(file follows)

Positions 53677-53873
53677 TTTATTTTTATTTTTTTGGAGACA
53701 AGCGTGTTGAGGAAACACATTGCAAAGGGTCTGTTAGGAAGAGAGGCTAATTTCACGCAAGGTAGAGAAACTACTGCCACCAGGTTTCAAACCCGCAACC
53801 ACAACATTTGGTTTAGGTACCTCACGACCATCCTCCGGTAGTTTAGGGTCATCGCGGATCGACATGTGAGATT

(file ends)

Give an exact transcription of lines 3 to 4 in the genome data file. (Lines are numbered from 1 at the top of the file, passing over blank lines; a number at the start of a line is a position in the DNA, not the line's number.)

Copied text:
53701 AGCGTGTTGAGGAAACACATTGCAAAGGGTCTGTTAGGAAGAGAGGCTAATTTCACGCAAGGTAGAGAAACTACTGCCACCAGGTTTCAAACCCGCAACC
53801 ACAACATTTGGTTTAGGTACCTCACGACCATCCTCCGGTAGTTTAGGGTCATCGCGGATCGACATGTGAGATT